DDoS attack

WordPress continues to be a main target of DDoS attacks with hackers continually finding new vulnerabilities.

Just a few months ago a large attack occurred that involved thousands of sites. It’s an important story as it solidifies the magnitude of the threat.

Here are the details of the story…

Security researchers have uncovered a recent distributed denial-of-service (DDoS) attack that used at least 162,000 WordPress-powered websites to knock another site offline.via Attackers trick 162,000 WordPress sites into launching DDoS attack

Dan Goodin, from arsTechnica, says that the DDoS attack targeted the XML-RPC in WordPress sites. The XML-RPC allows pingbacks, trackbacks, and remote access via certain software. The hackers found a vulnerability in this and were able to launch this huge attack with minimal resources.

The WordPress site that was under attack was down for many hours forcing the host to shut them down. With further investigation it was discovered that it was a “HTTP-based (layer 7) distributed flood attack, sending hundreds of requests per second to their sever.”

Sucuri who did the investigation commented…

The most interesting part is that all the requests were coming from valid and legitimate WordPress sites. Yes, other WordPress sites were sending that random requests at a very large scale and bringing the site down.via More Than 162,000 WordPress Sites Used for Distributed Denial of Service Attack


Can you see how powerful it can be? One attacker can use thousands of popular and clean WordPress sites to perform their DDOS attack, while being hidden in the shadows, and that all happens with a simple ping back request to the XML-RPC filevia http://blog.sucuri.net/2014/03/more-than-162000-wordpress-sites-used-for-distributed-denial-of-service-attack.html

Are You At Risk

Imagine your site being one of these 162,000 that attacked another site. How would that make you feel knowing that your website helped to take down someone elses?

The people who owned these sites were victims of a hackers plot. But where does the responsibility begin and where does it end?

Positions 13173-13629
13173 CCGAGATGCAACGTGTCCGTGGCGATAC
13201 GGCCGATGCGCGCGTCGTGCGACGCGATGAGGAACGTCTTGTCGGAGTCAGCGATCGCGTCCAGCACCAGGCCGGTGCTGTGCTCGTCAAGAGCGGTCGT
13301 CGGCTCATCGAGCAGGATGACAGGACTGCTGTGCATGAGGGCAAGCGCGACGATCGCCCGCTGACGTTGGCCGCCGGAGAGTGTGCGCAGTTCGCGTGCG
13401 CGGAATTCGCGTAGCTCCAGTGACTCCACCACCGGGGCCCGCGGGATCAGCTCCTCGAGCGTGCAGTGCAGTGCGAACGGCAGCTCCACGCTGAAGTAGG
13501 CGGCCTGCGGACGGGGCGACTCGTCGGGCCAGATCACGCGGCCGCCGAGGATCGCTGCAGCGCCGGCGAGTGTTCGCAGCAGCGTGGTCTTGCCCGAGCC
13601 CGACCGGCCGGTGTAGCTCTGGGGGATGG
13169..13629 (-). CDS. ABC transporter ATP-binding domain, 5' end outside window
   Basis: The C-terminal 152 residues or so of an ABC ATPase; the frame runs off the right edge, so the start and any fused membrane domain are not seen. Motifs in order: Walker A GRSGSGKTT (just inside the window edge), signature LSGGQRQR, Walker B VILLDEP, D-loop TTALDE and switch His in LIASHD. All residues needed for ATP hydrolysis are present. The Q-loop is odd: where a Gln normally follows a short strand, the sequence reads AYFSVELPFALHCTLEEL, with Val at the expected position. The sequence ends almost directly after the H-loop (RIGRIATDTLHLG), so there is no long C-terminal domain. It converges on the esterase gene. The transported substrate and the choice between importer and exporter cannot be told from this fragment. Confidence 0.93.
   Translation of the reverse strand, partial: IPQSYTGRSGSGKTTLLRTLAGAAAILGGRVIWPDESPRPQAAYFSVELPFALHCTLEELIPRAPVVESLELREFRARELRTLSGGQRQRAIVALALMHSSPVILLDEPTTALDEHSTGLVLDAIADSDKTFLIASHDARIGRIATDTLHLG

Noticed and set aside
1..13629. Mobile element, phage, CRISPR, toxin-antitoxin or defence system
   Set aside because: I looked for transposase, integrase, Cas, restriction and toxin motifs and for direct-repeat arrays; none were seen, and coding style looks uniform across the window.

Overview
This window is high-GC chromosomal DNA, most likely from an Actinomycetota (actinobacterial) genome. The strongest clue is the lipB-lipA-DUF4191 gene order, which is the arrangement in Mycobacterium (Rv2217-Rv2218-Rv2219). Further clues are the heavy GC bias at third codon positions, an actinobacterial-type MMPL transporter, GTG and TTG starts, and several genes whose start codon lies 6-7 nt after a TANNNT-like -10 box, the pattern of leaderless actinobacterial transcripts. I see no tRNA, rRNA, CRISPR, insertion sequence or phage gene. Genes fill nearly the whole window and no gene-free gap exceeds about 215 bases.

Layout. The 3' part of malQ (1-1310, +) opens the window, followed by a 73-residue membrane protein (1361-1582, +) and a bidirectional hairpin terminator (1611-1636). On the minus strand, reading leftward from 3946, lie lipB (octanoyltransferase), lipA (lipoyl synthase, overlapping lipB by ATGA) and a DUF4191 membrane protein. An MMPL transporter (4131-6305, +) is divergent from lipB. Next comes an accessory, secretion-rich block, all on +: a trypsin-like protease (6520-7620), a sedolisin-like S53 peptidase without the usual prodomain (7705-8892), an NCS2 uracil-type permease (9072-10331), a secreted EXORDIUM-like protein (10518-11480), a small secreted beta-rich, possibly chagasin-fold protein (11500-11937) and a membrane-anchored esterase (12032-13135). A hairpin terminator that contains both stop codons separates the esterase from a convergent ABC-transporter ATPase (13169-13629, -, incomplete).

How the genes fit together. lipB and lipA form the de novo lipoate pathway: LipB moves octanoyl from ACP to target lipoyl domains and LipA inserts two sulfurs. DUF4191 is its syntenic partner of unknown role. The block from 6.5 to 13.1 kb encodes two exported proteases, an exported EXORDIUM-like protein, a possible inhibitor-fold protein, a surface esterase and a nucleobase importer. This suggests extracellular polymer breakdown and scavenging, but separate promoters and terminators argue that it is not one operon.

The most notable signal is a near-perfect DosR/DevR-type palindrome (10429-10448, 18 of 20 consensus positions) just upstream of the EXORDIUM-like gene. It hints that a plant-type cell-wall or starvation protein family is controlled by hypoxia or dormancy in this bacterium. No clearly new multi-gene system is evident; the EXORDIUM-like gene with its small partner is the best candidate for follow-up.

Here’s what two leading experts say about the issue.

Poor Internet hygiene, not increased cybercrime, is what’s really to blame for the increased botnet traffic the online world is battling, say cybersecurity experts Tom Kellermann and Rod Rasmussen. Because end users are not keeping software and patches on their computers and websites – such as blogs built on WordPress – up to date, cybercriminals have found the devices and sites easy to compromise, the two say during this interview with Information Security Media Group.via Stop Breaches? Improve Internet Hygiene

You can listen to the full interview here.

As this particular attack targeted the pingback feature if this is enabled on your site then, YES, you would be at risk. This feature is turned on by default and needs to be turned off in order to close this loophole. You can do this manually or by using a security plugin.

How to Prevent a DDoS Attack

The best way to prevent such an attack is to ensure that your WordPress site is up-to-date. But that alone is not enough. You need to protect your site. You need to block the attacks as they come. And they will come.

Thousands of WordPress sites are attacked every single day and it is not a matter of if, but rather when. Let’s all do our part in keeping hackers at bay and keeping our WordPress sites safe.



Images courtesty of Pixabay

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